Crédit Agricole CIB offers a lesson in investment-banking survival
Early in the Covid crisis, CACIB avoided the big equity derivatives losses its local rivals suffered. Chief executive Jacques Ripoll tells Euromoney how the bank plans to take advantage of the rise of sustainable finance, which plays to its long-standing expertise in infrastructure and energy.
Since 2008, Crédit Agricole has made a virtue of being more cautious than peers in its corporate and investment banking capital markets businesses, especially equity derivatives. It is therefore ironic that the chief executive of Crédit Agricole CIB, Jacques Ripoll, first came to prominence in the equity derivatives department at Societe Generale in the mid 2000s – when that business, and that bank, were enjoying success.
Despite this, Ripoll’s background has given him an appreciation of just how much things have changed in capital markets because of conduct and prudential regulations.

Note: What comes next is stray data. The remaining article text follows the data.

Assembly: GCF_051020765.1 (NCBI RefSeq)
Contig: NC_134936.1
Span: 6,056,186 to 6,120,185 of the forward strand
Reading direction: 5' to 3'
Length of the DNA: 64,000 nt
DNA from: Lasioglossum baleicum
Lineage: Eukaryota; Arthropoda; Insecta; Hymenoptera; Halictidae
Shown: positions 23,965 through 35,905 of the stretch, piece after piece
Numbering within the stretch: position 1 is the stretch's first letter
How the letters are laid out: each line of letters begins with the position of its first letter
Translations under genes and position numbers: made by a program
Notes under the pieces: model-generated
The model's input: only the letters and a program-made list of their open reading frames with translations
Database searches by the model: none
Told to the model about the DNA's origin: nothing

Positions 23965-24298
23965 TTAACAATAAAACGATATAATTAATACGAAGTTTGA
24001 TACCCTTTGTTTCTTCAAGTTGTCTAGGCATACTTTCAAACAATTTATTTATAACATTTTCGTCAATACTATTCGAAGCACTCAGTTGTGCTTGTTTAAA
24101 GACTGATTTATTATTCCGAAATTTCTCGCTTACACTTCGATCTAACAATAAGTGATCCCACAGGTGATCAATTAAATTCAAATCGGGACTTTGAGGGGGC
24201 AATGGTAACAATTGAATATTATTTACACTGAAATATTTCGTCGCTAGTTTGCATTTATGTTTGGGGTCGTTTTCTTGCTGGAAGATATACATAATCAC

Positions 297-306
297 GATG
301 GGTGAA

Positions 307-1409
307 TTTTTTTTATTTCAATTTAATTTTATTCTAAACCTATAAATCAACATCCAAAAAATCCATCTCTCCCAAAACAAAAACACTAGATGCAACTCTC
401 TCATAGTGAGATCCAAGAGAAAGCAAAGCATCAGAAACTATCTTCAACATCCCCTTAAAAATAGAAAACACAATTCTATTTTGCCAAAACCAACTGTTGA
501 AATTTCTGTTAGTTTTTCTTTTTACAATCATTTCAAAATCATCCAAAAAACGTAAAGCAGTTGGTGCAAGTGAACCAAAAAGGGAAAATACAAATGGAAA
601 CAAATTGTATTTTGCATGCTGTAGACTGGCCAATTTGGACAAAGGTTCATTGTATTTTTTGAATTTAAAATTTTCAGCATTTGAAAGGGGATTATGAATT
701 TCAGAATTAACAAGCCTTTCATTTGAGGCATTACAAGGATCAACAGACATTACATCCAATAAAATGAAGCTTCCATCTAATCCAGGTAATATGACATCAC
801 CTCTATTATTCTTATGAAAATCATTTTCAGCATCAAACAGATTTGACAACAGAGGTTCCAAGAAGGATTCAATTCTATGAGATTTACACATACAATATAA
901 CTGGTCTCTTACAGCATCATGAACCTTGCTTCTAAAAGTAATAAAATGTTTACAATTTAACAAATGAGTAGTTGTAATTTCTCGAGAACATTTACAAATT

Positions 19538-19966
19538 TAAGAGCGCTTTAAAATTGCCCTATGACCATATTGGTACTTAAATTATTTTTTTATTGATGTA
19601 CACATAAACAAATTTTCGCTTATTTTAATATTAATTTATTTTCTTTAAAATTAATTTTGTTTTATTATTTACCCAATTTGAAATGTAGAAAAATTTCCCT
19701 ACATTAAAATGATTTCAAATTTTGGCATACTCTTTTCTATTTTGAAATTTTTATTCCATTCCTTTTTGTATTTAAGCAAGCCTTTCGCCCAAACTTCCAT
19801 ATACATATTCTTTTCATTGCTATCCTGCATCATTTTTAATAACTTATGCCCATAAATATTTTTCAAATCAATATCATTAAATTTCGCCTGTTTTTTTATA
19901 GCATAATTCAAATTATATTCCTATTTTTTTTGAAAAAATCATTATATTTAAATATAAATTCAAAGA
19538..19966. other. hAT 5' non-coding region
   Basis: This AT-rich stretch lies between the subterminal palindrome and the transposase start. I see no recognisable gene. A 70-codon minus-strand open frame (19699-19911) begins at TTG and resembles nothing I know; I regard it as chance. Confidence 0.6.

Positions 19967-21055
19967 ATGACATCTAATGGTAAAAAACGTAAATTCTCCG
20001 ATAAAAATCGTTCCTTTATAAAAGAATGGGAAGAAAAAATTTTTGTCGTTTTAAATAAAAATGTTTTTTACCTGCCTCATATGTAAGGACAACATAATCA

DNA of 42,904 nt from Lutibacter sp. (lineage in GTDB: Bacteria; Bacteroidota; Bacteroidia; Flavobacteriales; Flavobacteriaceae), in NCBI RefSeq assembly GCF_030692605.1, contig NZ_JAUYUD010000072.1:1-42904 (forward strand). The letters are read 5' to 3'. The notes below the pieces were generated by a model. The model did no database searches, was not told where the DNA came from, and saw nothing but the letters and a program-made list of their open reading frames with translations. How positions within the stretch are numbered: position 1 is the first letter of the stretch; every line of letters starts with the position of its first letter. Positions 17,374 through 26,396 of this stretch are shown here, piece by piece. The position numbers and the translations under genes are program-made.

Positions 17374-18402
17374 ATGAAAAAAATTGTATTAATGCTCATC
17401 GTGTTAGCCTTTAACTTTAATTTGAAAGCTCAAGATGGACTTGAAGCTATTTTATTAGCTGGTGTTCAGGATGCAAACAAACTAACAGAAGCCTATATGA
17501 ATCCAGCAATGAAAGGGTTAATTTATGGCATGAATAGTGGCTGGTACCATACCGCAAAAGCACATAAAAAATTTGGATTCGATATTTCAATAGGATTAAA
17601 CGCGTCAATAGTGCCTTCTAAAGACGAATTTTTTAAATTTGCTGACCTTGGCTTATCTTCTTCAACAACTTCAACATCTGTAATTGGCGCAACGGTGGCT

“Compared to 10 years ago, the revenue pool in a business like equity derivatives is much lower,” he tells Euromoney, "the amount of capital required is higher, and the cost of operating those businesses is also higher, so the return on equity of those activities, across the cycle, is completely different."
Two years ago, when Covid first hit, this recognition of how thoroughly the equity derivatives business has changed served him well. Corporate dividend cuts caused worrying losses at French rivals Natixis and SocGen, both of which had maintained bigger equity derivatives businesses in the 2010s. Those two have since had to cut this risk.
At Crédit Agricole, cuts to equities and other parts of the business date back to the early 2010s, under Ripoll’s predecessor Jean-Yves Hocher.